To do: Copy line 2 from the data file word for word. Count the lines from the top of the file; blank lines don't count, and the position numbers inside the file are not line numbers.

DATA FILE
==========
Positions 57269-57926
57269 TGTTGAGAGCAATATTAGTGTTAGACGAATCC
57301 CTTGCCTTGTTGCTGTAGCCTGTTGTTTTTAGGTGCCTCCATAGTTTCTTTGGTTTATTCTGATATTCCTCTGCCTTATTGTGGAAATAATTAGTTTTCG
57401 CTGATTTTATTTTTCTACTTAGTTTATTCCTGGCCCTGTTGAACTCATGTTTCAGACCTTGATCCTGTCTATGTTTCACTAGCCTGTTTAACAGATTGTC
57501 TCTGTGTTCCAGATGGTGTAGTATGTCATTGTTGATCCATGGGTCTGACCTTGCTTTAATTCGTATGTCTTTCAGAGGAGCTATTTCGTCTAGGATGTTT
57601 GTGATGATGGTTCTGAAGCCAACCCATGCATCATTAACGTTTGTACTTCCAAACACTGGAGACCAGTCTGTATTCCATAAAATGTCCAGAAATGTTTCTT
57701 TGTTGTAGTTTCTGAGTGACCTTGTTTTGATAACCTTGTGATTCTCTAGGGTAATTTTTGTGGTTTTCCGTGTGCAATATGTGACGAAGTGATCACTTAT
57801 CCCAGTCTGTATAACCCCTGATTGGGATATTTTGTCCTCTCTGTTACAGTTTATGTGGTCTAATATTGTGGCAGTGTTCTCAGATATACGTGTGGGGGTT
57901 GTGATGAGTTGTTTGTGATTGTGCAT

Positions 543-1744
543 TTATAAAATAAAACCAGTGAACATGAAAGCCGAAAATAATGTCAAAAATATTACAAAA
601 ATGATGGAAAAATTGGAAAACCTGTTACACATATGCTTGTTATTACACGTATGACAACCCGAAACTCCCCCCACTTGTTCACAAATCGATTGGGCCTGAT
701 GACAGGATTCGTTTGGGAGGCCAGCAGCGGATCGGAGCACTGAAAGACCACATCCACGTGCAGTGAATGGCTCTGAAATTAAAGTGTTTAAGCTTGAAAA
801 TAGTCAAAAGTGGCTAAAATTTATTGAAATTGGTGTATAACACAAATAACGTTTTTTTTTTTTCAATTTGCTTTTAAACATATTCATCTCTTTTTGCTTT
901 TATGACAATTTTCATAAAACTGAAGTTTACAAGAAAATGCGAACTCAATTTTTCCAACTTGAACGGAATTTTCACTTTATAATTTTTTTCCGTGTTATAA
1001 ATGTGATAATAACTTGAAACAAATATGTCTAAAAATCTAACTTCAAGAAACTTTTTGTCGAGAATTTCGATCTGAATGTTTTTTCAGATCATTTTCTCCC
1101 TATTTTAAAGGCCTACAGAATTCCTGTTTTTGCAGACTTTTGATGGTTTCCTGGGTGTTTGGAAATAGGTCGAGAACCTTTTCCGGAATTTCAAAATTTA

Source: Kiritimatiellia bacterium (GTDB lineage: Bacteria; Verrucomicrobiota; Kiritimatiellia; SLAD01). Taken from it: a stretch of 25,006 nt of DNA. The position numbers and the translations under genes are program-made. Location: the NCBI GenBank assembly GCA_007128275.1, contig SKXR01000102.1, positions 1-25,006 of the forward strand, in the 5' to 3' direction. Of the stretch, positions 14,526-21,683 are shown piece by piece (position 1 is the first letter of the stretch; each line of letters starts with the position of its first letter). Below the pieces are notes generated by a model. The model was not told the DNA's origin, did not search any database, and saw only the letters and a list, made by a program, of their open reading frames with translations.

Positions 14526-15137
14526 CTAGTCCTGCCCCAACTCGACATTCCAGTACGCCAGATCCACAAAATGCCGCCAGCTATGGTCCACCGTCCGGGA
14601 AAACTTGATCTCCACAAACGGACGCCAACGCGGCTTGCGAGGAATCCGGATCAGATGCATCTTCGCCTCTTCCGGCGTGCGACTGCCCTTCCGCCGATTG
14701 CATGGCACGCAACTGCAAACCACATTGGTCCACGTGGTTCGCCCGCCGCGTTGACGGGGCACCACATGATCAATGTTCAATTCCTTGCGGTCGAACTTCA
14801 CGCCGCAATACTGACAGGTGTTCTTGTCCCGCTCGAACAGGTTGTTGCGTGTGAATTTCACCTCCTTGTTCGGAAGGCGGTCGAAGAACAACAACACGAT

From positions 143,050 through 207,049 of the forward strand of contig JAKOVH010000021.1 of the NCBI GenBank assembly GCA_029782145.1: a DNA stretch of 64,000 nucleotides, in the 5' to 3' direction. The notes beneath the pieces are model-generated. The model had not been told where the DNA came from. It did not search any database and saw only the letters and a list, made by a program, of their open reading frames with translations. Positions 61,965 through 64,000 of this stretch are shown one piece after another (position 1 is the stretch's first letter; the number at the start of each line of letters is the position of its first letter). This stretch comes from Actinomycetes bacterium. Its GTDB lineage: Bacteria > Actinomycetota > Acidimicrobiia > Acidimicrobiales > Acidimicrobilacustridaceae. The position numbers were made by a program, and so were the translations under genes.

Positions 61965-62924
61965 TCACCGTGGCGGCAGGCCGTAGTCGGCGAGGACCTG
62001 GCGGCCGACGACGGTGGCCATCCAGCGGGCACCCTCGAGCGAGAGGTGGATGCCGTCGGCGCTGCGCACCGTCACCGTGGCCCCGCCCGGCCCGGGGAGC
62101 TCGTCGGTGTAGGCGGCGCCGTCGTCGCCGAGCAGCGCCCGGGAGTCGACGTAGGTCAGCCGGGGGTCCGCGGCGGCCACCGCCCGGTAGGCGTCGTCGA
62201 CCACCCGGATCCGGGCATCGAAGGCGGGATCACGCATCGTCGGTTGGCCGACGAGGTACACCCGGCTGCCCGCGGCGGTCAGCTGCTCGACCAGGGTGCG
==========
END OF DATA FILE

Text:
57269 TGTTGAGAGCAATATTAGTGTTAGACGAATCC